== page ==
With seemingly endless options on the internet for relieving upper back pain, it can be hard to know who to listen to. After all, for every professional taking to the internet to share his or her knowledge, there are a handful of other people sharing their own incomplete or inaccurate information.
When it comes to back pain, you don’t want to just take anyone’s word for it. Improper stretching and movements can increase your back pain and even cause further problems. That’s the last thing you want. Luckily, we went straight to the source for simple stretches to get rid of upper back pain (chiropractor approved).
Stretching Tips to Keep You Safe
Before you start performing the stretches below, take note of these important tips.
Stretching Should Never Hurt
Tension is normal in the muscles, particularly when you haven’t stretched them in a while. But stretching should never hurt. If it does, you should stop that stretch immediately.
Smooth and Fluid Motions
Many people new to stretching tend to make jerky or bouncing movements. Try to avoid doing either because they can put extra strain on your muscles. Instead, keep your movements smooth, and don’t push yourself too hard.
Stretch 1: Shoulder Blade Squeeze
Let’s start simple. This stretch can be done sitting or standing, but should always be done with the best posture you can muster.
- With your back straight, pull your shoulders back and squeeze your shoulder blades together like you’re trying to hold a coin between them at your back.
- Hold for a few seconds and then release, bringing your shoulders back to neutral.
- Repeat three or four times.
Do this throughout the day to relieve upper back pain and strengthen the muscles that promote good posture.
Stretch 2: Cat and Cow
- Start on your hands and knees, with your hands under your shoulders, your knees under your hips, and your back neutral.
- Arch your spine up like you’re pushing toward the ceiling with your stomach and put your head down between your arms. Hold for a few seconds. This is the cat pose (I’m sure you can guess why).
- Bring your spine the other way, bringing your stomach toward the floor, while lifting your head up to look toward the ceiling (you don’t have to look at the ceiling, just toward it however far is comfortable). Hold for a few seconds. This is the cow pose.
- Repeat as many times as you want, but try taking a deep breath in on the cow pose and breathe it out on the cat pose.
This stretch is good for upper back pain relief. It’s also good for stress relief and a boost of energy.
Stretch 3: Corner (or Doorway) Stretch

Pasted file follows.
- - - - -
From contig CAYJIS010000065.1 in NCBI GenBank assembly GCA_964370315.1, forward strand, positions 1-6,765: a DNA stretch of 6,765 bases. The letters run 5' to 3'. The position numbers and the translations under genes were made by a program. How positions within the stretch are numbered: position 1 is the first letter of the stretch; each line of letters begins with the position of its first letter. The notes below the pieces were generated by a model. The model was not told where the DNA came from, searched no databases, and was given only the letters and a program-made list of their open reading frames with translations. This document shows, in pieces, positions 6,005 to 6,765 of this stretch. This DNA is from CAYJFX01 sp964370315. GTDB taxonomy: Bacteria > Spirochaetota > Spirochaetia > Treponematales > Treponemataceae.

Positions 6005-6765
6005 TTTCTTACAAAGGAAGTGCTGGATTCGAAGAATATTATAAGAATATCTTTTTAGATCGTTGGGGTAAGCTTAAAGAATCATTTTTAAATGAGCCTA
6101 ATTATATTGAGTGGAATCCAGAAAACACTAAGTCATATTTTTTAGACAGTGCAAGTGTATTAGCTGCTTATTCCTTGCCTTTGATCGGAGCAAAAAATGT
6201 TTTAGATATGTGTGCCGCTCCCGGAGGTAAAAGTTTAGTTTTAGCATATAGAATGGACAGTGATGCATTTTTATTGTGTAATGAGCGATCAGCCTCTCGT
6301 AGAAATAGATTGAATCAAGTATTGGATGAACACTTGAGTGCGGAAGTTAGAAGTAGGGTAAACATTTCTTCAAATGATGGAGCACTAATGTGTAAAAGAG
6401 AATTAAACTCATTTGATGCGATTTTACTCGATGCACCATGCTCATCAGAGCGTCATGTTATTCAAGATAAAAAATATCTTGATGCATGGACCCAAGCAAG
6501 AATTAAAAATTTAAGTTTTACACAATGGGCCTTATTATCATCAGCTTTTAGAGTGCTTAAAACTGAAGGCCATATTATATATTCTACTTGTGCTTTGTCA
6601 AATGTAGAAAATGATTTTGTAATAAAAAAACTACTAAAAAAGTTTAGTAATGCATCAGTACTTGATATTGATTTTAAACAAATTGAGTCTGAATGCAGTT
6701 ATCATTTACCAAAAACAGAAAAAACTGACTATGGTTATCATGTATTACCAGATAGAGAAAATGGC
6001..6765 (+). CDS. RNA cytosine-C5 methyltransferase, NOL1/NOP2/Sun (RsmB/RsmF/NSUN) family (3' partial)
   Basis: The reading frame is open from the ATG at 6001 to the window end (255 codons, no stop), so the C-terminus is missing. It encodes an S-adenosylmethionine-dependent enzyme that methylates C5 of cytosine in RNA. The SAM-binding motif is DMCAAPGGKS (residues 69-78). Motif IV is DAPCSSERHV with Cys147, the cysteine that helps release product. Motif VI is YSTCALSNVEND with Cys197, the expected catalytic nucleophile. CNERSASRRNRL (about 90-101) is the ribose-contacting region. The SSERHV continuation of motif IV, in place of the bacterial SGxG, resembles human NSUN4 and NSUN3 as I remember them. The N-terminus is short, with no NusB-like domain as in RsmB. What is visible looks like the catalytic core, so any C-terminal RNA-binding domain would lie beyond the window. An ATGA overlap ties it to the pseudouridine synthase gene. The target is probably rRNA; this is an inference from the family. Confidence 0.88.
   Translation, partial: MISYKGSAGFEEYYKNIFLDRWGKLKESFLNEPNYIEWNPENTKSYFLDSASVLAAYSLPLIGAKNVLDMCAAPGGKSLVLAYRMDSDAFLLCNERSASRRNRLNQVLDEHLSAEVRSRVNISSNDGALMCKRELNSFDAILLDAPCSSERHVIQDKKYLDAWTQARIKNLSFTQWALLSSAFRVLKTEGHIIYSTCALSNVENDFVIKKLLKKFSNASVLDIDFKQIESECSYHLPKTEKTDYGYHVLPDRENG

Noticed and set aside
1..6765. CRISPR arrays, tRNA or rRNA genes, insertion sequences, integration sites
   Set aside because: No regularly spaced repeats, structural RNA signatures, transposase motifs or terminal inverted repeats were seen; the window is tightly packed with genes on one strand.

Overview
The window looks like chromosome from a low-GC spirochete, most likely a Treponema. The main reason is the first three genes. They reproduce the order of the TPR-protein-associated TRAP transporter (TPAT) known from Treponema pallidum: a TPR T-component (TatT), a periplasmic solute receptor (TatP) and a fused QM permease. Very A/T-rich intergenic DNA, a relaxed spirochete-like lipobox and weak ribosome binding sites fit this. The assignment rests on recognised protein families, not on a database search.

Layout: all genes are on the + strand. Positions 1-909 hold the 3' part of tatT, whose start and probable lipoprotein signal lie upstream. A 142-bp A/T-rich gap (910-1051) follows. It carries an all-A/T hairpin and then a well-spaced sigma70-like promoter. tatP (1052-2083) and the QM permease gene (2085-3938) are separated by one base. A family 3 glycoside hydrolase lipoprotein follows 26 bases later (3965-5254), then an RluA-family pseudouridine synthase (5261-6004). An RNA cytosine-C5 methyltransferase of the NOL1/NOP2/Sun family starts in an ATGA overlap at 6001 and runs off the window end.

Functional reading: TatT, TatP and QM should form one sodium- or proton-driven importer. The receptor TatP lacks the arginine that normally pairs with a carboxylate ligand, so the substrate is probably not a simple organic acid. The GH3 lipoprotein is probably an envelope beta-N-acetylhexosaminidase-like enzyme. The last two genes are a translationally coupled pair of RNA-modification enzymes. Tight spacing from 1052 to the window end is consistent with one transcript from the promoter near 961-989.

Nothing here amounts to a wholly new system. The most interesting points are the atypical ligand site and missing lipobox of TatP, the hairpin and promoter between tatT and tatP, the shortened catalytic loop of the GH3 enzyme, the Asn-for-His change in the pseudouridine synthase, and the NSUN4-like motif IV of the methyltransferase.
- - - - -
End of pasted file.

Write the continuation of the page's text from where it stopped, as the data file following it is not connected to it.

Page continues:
Similar to the shoulder blade squeeze, the corner stretch is good for those who develop pain from sitting all day or those with poor posture.
- Face the corner of a room, close enough to put your forearms against the walls near where they meet. Your elbows should be just below shoulder height, your hands facing away from you.
- Brace your inner forearms against the walls and gently lean your upper body forward while maintaining a relaxed and neutral lower back. Allow your chest muscles to stretch and your shoulder blades to come together at your back. Stretch as far as is comfortable.
- Hold for 30 to 60 seconds.
- Repeat three times throughout the day.
This stretch can alternatively be done in a doorway. It’s also good for helping you maintain proper posture.
Stretch 4: Press-Up
This stretch is great for the upper and middle back areas. You’ll need a mat or a comfortable place to lay on your stomach.
- On your stomach, keep your hands under your shoulders.
- Raise your upper body off the floor while keeping your hands, elbows, hips, knees, and feet on the floor.
- Look ahead of you and take a deep breath, allowing your chest to expand. You should feel a stretch in the mid and upper back.
- Hold for 5 to 10 seconds.
- Release and allow your upper body to gently move back to the floor.
- Repeat up to 10 times, increasing the length of the hold if you feel comfortable.
The back is an intricate collection of muscles, tendons, bones, and joints. As such, it can be hard to know exactly what is causing your pain unless you see a chiropractor or a physician. Most back pain will go away with stretching and the proper protocol, but if it doesn’t, it’s a good reason to go to the chiropractor.
About the Author:
Dr. Brent Wells founded Better Health Chiropractic & Physical Rehab in 1998. He is a graduate of the University of Nevada where he earned his Bachelor of Science degree before moving on to complete his doctorate from Western States Chiropractic College. The goal for Dr. Wells is to treat his patients in Anchorage, Alaska through physical therapy, chiropractic care, and massage therapy with care and compassion while providing them with a better quality of life.
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